Greek Cypriot politicians staged a very heated verbal exchange in the House of Representatives over reports that ruling Democratic Rally Party (DISI) Chairman Averof Neophytou visited the presidential office in northern Cyprus to discuss ways of overcoming the deadlock in the Cyprus talks during a BBQ with President Mustafa Akıncı.
What’s wrong in that? According to inner party critics, and naturally rival party leaders, visiting Akıncı and enjoying a working dinner with him at the presidential office was a “treacherous act” because such developments provided a degree of recognition to Turkish Cyprus, which is recognized only by Turkey.
Democratic Party (DIKO) leader Nicholas Papadopoulos argued during parliamentary discussions that elevating the status of the Turkish Cypriot presidency by Neophytou attending a supper there was unacceptable. But was it only Neophytou who attended a social event at the Turkish Cypriot presidency? Wasn’t Andros Kyprianou, the leader of the socialist Progressive Party of Working People (AKEL), a guest of Akıncı just five nights before Neophytou? Apparently, Kyprianou managed to hide his working dinner with Akıncı from the Greek Cypriot media and has so far escaped a grilling as well.
These obsessions about “elevating the north to the level of the Cyprus Republic” by Greek Cypriots have marred many prospects so far. On Feb. 1, 2010, a visit to the Turkish Cypriot presidential office by then-U.N. Secretary-General Ban Ki-moon was protested by all Greek Cypriot parties, including President Nicos Anastasiades’ DISI and Kyprianou’s AKEL.
The dinner Neophytou had with Akıncı in the Turkish Cypriot presidential office as well as rumors about probable topics discussed at that dinner infuriated Papadopoulos, as well as a web of smaller parties, whose support might be absolutely crucial in the upcoming presidential election. But what did Neophytou discuss with Akıncı? An angry Neophytou declared that those wishing to learn what was discussed should ask Anastasiades, since “anyone following politics in this country knows my excellent relationship with the president… We have complete cooperation on all issues, and I couldn’t keep him in the dark on the most important of all.” Furthermore, he stressed that his dinner with Akıncı was not the only discussions he had had with the Turkish Cypriots. He said his actions were undertaken with the awareness that “We need to “talk with and listen to each other, rather than speak publicly about each other. This was not the only contact or dinner I have had [with Turkish Cypriots].”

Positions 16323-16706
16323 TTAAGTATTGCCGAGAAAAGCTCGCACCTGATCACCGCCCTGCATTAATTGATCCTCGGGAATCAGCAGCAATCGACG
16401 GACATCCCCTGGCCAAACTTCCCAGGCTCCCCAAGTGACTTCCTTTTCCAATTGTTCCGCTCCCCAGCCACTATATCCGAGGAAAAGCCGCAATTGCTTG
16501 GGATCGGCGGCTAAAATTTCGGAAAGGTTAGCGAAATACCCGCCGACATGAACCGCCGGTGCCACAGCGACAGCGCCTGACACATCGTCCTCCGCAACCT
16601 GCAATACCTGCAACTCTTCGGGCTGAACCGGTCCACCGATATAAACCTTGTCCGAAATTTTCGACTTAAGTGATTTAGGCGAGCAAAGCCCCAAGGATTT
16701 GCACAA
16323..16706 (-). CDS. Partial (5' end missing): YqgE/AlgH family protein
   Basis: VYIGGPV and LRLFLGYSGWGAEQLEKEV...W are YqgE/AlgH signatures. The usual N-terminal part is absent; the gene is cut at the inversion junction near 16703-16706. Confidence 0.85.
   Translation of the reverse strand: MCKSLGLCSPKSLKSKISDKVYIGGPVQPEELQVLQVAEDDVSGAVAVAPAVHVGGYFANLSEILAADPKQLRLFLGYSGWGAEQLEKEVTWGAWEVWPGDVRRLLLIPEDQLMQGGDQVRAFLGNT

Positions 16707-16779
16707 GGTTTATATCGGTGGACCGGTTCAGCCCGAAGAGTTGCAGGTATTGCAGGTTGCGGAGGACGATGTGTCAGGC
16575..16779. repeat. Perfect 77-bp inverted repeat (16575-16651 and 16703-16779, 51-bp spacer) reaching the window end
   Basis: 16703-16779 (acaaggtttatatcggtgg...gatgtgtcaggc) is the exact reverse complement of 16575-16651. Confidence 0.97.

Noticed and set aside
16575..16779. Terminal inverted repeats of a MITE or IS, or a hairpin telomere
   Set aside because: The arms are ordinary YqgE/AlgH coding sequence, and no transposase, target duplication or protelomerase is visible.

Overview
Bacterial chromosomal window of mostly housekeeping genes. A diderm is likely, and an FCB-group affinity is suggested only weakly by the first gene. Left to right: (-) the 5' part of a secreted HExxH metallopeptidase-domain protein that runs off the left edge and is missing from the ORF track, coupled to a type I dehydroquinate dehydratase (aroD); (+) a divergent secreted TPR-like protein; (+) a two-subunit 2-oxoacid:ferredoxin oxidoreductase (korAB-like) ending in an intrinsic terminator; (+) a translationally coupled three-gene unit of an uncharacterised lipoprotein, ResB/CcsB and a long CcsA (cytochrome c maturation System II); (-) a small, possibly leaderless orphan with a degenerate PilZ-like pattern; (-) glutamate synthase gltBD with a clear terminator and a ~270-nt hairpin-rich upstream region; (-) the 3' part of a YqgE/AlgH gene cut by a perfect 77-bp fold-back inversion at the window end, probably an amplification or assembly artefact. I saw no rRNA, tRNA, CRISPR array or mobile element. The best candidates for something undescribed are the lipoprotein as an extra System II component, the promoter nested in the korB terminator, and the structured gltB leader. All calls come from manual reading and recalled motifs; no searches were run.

Obviously, Neophytou and Akıncı discussed the conditions by which the Turkish Cypriot president would agree to return to talks. Transferring the power to decide which days are marked at schools from the House of Representatives to the Education Ministry, “constitutes a step in the right direction” but “is not enough for the resumption of talks,” the Turkish Cypriot side said. Talks might resume only after the education minister signs an executive decision to remove the commemoration of a plebiscite in 1950 supporting “enosis” (unification with Greece) from a list of days to be marked at schools.
Under the 1960 founding agreements of the Cyprus Republic, the island was to have a two-layer governance system. While the government would have control on all affairs, education, religious affairs and some other social issues were to be within the remit of the Greek and Turkish communal chambers. Turkish Cypriots immediately established their communal chamber which evolved and became today’s Republican Assembly, while Greek Cypriots never formed a communal chamber. In 1965, the powers that were supposed to be vested in the communal chamber – which was never established anyhow – were all transferred to the House of Representatives from which Turkish Cypriot members were expelled by force in 1964.
Papadopoulos said succumbing to Turkish Cypriot demands and transferring the power to decide on educational matters from the House to the education minister in order to overcome an earlier decision to commemorate the plebiscite “will be one of the darkest moments in Cypriot Hellenism.” Papadopoulos, the son of the former President Tassos Papadopoulos, said he expected Anastasiades would not endorse the draft expected to be voted into law on Friday but would send it back to the House for reconsideration.
Will Friday’s vote help clear the way for the resumption of talks? The April 2 “social event” hosted by the U.N. special adviser for the two leaders in a splendid restaurant in the Nicosia buffer zone will show. Yet, on April 1 there will be massive ceremonies in the Greek Cypriot side commemorating the “heroes” of the “National Organisation of Cypriot Fighters” or EOKA, considered by Turkish Cypriots as a terrorist gang responsible for the cold-blooded murder of hundreds of Turkish Cypriot from 1963 to 1974.
Furthermore, the Turkish Cypriot side is said to be preparing to suggest a major precondition: A demand for the conclusion of the process no later than within two months. Would Akıncı be wrong in saying that since everything has been discussed and that even the cartographic suggestions of the two sides have been exchanged, the time must have come for a grand give-and-take bargain to finish the Cyprus talks process either with success and the establishment of a bi-zonal and bi-communal federation with the two sides enjoying political equality, or throw in the towel and admit the process has failed?